Playa Langosta

Still in the northern section of the hotel strip, with the de rigueur fine sand and calm water, this beach is the archetypal Cancún slice of waterfront magic, earning it praise from Lonely Planet. Visitors can expect seas perfect for kids, or for paddling around on a kayak (rental kayaks and boats are usually available at the waterfront). Otherwise, the main attraction here is to enjoy the sumptuous shoreline, from a lounge chair, under one of the beach palapas, or from a resort cabana. Families will find a small playground here, though this might be less of an enticement than the water. 

For a more memorable activity, book a dinner and sail aboard a galleon with Captain Hook — it's located at the western end of the beach. There are three boats here, replicas of 15th-century Spanish galleons, and the onboard experience not only includes a meal, but also an evening show, and the opportunity to hang out with a modern-day Jack Sparrow.

Playa Gaviota Azul

Starting on a small headland that juts out from the main arm of the tourist zone, this beach merges with Playa Forum to the south. This part of the hotel strip is known as Punta Cancún, where the main road makes a sharp 90-degree turn, altering course from an east-west to one that travels north-south. The beaches are both public, though access is often through the hotels that sit behind them, and parking is limited for non-hotel guests. 

These beaches are undeniably beautiful, with this video of Playa Forum on Welcome To The World showcasing the beach's captivating qualities. In addition to the normal scattering of beach-goers, travelers might see conventioneers here — these are the closest beaches to the Cancún Center convention facility — and visitors of the Chabad of Cancún, which neighbors the convention center. Of interest to the north is the lighthouse, known locally as the Faro de Punta Cancún, a red-and-white striped tower set atop a rocky point.

Playa Chac Mool

Just south of Playa Forum, this beach received Blue Flag global accreditation, attesting to its environmental, access, and safety protocols. What's more, unlike the placid beaches throughout the region, Playa Chac Mool has some decent waves, which is why you'll find surfers here. Though the conditions might not stack up to the barrels and breaks in other parts of Latin America, there's enough movement for wave riders to catch some thrills. Crowd-sourced blog Wanna Surf gives detailed directions on where to find waves here, with a breakdown of who the water is good for (all skill levels!), the directions of the breaks, and the expected size of the swells.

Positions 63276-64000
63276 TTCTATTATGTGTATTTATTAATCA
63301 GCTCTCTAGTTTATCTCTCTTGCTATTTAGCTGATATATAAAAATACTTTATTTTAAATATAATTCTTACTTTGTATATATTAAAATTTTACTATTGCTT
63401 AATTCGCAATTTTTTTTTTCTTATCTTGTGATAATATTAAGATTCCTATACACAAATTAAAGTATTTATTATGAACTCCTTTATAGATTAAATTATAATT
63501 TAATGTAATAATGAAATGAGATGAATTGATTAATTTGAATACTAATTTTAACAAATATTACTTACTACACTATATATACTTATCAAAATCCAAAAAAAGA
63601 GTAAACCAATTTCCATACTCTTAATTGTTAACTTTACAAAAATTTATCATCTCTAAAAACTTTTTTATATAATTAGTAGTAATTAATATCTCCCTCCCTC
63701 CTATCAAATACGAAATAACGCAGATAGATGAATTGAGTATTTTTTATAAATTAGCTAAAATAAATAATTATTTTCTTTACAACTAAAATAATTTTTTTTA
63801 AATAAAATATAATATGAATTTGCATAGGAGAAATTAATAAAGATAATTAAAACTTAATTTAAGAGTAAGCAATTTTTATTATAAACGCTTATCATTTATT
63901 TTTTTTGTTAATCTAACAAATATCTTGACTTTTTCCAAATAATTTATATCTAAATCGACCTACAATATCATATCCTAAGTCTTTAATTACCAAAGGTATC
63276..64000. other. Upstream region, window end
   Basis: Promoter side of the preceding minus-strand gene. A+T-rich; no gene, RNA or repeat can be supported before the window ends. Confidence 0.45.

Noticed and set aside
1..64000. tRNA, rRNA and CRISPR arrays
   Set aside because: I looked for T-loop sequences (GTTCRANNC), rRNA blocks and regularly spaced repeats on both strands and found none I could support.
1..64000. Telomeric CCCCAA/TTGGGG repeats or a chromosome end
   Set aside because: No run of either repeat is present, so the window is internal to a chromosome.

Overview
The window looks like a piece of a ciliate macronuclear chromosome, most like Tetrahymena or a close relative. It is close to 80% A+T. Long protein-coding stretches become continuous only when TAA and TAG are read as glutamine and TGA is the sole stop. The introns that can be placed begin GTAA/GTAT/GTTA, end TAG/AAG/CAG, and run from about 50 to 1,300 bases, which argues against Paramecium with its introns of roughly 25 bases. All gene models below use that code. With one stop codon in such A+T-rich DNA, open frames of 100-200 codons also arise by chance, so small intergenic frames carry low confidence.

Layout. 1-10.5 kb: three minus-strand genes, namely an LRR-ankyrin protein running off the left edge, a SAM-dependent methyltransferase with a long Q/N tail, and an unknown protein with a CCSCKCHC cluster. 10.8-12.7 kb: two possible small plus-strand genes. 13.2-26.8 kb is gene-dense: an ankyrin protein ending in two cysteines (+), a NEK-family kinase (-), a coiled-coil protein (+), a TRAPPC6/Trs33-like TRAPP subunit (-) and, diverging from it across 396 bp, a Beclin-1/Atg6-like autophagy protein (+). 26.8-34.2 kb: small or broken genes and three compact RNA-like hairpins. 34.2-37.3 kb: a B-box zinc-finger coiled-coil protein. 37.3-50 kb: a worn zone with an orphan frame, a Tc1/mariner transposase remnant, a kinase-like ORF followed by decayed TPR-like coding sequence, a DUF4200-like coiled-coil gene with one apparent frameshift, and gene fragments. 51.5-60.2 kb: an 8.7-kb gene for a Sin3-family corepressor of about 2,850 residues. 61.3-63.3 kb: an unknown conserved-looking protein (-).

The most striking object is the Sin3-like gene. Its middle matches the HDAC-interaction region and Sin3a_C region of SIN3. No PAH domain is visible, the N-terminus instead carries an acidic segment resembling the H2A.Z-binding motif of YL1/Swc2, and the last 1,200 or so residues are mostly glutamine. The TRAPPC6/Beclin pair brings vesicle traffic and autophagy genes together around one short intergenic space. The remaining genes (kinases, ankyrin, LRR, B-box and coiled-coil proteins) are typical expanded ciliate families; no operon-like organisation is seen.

A number of surf schools in Cancún take adventurers out on the water, but the closest to Playa Chac Mool is 360 Surf School Cancún, right across from the beach, and it offers board rentals and lessons to anyone ready to ride the gentle swells.

Playa Marlin

For fans of calm water, this is your place. Playa Marlin promises vacationers placid seas, so families take note. Site Beachsearcher rates it highly among beaches in the state Quintana Roo (where Cancún is), with facilities that include changing rooms, beach umbrellas, and places to eat nearby. While the beach is an undeniable draw in this part of the hotel zone, there are a couple of other places that visitors will want to check out. 

Just inland is the office of Travel Art, a Mexican-owned agency that arranges swims with dolphins and diving tours of the underwater sculptures in the area. In the next building over, Luxury Avenue mall is a high-end shopping paradise that offers an alternative to the sun and sand. Here, you'll find a broad selection of stores hawking everything from high fashion to simple resort wear to artistic watches, and there's even a coffee bar with comfortable chairs, cool lighting, and craft beers that offers a respite from all that conspicuous consumption.

Playa Delfines

There aren't a lot of facilities by this public beach, but what Playa Delfines does offer is a long stretch of sand — four kilometers, or about 2.5 miles, according to Cancún Airport Transfers. Those comely dimensions mean that sun-seekers will always find a place to lay down their beach towels without fear of being sandwiched between strangers like sardines tightly packed in a tin. 

This part of the tourist zone is also where to find a lookout point, and from it, travelers will spy the vast Iberostar Selection Cancún to the left (when facing the sea), one of the most distinctive properties in the destination — a giant, white pile that resembles a three-armed pyramid, or a futuristic spaceship. Playa Delfines is well suited to beach purists, but golfers might also take notice of its location. It's the closest stretch of sand to the Iberostar Cancún Golf Club, where the 18-hole course set between the Caribbean Sea and Nichupté Lagoon extends over 150 acres, featuring native plants and fiendish water obstacles.

Playa Ballenas

Blink and you might miss the entrance to this fine beach without many crowds. Access is between the Hard Rock Hotel Cancún and Secrets the Vine Cancún, with a small blue sign marking the way to the water. While the beach might seem like many others here in Cancún, the blog Cancun Playas warns that the waves can be powerful, making it less suited to families with young children. For some, the waves make it an attractive option, with the ideal combination of fewer crowds, water that remains blissfully warm, and sand that is always soft to the touch. 

Playa Ballenas, clearly a fine destination in itself, is also a smart way to get to Playa San Miguelito — lauds the latter's amazing soft sand and mentions that it has water sports operators all along its stretch, but notes that getting to the actual beach paradise is obstructed by hotel buildings.

Playa Puerto Morelos